If your pet has Infectious Canine Hepatitis, a low white blood cell count and elevated liver enzymes would be found.
ELISA testing - This stands for "enzyme-linked immunosorbent assay" is a test used to determine if a pet has been exposed to a certain pathogen by seeing if it’s body has produced antibodies against the pathogen.
It can be used to test for viruses, bacteria, microbes, or other material.
In this case, the veterinarian would take a fecal sample and test it for the antibodies of the Canine Adenovirus-1.
Immunofluorescence - This is a technique used to illuminate either viruses or their antibodies in a tissue or culture using a fluorescent dye.
In this case, your veterinarian will make a tissue or cell smear and expose it to a virus-specific antibody for Infectious Canine Hepatitis
The antibody will attach to any virus displayed in the sample and show under a microscope as a bright green spot on the slide.
Because of the wide variety of symptoms associated with this disease, your veterinarian might want to do other tests to differentiate this disease from others.
This disease is commonly mistaken for distemper because of the low white blood cell count and bisphasic fever, as well as parvovirus because of the low white blood cell count and diarrhea.
TREATMENT & MANAGEMENT
Your veterinarian will likely treat Infectious Canine Hepatitis according to the symptoms being displayed:
A broad spectrum antibiotic may be administered
IV fluids along with a dextrose solution might be administered to rehydrate
Blood transfusion may be necessary in severely ill dogs to replenish lost
The cloudiness of the eye will usually take care of itself, but an ointment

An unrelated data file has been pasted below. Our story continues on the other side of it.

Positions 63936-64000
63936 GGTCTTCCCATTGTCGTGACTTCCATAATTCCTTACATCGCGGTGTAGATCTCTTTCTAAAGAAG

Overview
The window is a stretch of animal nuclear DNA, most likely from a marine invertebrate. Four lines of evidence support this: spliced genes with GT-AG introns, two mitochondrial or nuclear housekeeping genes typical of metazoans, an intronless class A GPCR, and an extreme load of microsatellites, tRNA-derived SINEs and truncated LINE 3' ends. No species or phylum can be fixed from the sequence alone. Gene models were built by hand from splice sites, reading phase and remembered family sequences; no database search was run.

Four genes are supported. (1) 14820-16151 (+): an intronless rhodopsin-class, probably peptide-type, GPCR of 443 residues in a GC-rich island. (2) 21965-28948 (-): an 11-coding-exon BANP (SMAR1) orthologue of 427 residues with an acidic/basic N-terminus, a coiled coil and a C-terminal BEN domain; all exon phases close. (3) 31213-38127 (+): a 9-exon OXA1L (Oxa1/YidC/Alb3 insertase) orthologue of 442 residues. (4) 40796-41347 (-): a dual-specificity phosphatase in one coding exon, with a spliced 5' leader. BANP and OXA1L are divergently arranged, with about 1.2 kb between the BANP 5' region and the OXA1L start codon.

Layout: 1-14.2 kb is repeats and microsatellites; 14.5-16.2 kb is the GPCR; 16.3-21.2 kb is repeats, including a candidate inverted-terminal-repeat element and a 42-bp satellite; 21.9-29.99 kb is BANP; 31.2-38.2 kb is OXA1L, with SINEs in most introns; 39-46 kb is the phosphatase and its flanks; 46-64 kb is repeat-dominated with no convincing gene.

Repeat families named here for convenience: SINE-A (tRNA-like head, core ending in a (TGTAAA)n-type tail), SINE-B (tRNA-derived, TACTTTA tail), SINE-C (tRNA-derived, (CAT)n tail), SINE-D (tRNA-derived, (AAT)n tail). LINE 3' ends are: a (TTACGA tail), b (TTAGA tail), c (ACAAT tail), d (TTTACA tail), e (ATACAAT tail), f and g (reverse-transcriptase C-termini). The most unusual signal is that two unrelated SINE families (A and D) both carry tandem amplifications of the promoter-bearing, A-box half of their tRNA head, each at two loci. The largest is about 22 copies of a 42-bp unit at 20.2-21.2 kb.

may be given to relieve your dog from eye pain and light sensitivity.
A fasting period may be instituted, followed by a light diet consisting of
small, frequent meals.
Even after recovery, your pet can shed the virus in his urine for up to 9 months.
After recovery from the condition, the liver will completely recover, but long-term kidney damage and prolonged eye cloudiness or glaucoma may result as a delayed inflammation response.
However, your pet will have lifelong immunity to the virus.
PREVENTION & HELPFUL TIPS
Vaccination is the most recommended method of preventing Infectious Canine Hepatitis.
While it seems logical to vaccinate using the CAV-1 virus, this can usually cause unwanted side effects such as the bluing of the eye and the shedding of virus.
Vaccination with a very closely related virus, CAV-2, is much safer, and will help your dog build immunity against CAV-1.
CAV-2 is also thought to play a part in a common condition called kennel cough, so vaccinating with CAV-2 would result in immunity to both conditions. This vaccine is usually mixed with the distemper and parvo vaccine given to puppies within the first months of life. Annual revaccination is often recommended.
Your young or unvaccinated dog should be kept away from public places, dogs outside your household, or dirty food bowls that are left outside or belonging to dogs outside your household.
Keep an eye on your dog during walks to ensure he does not consume urine or feces.
Disinfection of contaminated areas with a bleach or iodine solution can kill the virus.
Written by: PetsMD Veterinary Editorial Staff